The Property Rules
What is the role of a Qualified Intermediary in a 1031 exchange?

Real estate owners can legally defer capital gains taxes with a 1031 exchange. In delayed exchanges, which are the most common, Qualified Intermediaries receive the funds from the sale of the relinquished property and forward them for the acquisition of the replacement property. (Reverse 1031 exchanges also require Qualifies Intermediaries.)

This article answers the following questions:

  • Why are qualified intermediaries necessary for 1031 Exchanges?

  • Who can and cannot serve as a qualified intermediary?

  • What should an investor look for in a qualified intermediary?

Why are qualified intermediaries necessary for 1031 Exchanges?
If an exchange does not comply with certain tenants of the U.S. tax code or IRS regulations, the IRS will treat it as a taxable sale and an investor may lose 20–35% of their capital gain as a result. One of these rules specifies that if an investor receives any of the funds from the sale directly (actual receipt) or even receives control of those funds (constructive receipt), the money becomes taxable. The regulations are pretty strict about what counts as “constructive receipt” of funds—for example, even the delivery of a physical check that never gets cashed may count as “constructive receipt”, which would render that money taxable.

While this rule may be simple enough to comply with in the case of a simultaneous exchange, which only requires one escrow, such cases are rare and difficult to coordinate. Most 1031 exchanges are delayed, or “Starker”, exchanges, which allow for two closings: one for the disposition of the original property and a subsequent closing for the acquisition of the replacement property.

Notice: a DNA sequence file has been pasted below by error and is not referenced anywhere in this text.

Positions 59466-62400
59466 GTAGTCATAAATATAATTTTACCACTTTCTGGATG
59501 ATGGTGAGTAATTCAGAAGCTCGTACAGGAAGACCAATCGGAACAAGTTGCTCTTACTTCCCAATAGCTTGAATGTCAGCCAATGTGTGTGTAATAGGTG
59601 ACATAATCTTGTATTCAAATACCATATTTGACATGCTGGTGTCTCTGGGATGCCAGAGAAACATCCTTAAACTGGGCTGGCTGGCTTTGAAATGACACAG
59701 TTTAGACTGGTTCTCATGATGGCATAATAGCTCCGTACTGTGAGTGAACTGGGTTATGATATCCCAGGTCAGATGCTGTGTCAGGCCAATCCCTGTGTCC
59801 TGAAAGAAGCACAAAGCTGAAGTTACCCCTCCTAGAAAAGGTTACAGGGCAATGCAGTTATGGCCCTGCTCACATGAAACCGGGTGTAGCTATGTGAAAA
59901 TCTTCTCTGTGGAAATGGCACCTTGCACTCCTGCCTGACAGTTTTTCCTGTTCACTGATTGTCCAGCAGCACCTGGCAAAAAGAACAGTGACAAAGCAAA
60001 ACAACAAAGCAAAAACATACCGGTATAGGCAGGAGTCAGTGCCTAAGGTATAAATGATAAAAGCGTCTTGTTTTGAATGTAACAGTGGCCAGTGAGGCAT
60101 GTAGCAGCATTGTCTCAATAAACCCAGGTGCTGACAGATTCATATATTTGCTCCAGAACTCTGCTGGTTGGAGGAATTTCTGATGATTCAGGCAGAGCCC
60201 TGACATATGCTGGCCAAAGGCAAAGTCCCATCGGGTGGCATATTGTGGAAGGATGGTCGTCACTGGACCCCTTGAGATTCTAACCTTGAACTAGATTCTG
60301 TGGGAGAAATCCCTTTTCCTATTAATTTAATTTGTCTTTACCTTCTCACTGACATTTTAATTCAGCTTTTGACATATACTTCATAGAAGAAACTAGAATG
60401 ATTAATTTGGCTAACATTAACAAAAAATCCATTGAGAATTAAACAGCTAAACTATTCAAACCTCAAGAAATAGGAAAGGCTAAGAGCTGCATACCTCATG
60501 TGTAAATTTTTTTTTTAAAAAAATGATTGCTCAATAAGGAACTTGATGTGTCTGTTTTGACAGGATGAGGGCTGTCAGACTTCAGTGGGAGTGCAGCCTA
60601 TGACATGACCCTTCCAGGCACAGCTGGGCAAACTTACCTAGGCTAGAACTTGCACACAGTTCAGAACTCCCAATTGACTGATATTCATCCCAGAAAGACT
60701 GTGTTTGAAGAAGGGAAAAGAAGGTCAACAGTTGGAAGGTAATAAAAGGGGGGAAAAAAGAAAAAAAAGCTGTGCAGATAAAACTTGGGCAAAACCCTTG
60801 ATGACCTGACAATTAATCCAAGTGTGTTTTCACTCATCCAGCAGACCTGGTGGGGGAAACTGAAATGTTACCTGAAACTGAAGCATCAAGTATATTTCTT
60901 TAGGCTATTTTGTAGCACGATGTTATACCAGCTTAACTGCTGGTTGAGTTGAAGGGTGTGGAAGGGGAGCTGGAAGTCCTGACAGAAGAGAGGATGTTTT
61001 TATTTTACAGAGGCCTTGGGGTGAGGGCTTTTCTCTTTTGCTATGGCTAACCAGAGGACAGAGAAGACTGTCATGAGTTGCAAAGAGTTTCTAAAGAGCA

In order for an investor to avoid receiving funds from the sale of their original property, federal regulations allow the proceeds to be held by a third party—the “Qualified Intermediary” or “QI”. This way the investor defers the receipt of any capital gain, and therefore defers the recognition of any gain on their taxes.

Qualified Intermediaries can sometimes be referred to as a “Facilitators” or “Accommodators”, and they typically support investors throughout the entire 1031 exchange process, helping them with all the necessary tax and legal paperwork required for a successful exchange.

It’s important for investors to be aware of the federal requirements that relate to Qualified Intermediaries so they can know what to expect during the exchange. Investors are ultimately the ones who will be held responsible for their property and any tax obligations that result from its disposition. Not only that, but the federal government does not require Qualified Intermediaries to obtain any special license in order to do business, and they do not actively supervise them to make sure they are complying with federal regulations and treating investors fairly. It is up to investors to make sure they understand the law and select a reputable QI in order to avoid unnecessarily high tax bills (or fraud). In reality, most QIs are reliable, and with a just little bit of education an investor can successfully carry out a 1031 exchange without any worry.

In a 121 exclusion, however, the homeowner does receive the proceeds from the sale of their personal residence, yet they do not need to pay taxes on any capital gains (up to a certain amount). While a 1031 exchange defers capital gains taxes, a 121 exclusion shelters capital gains from being taxed altogether. There is no limit to the total number of times a taxpayer can take the Home Sale Exclusion, so long as the requirements are met.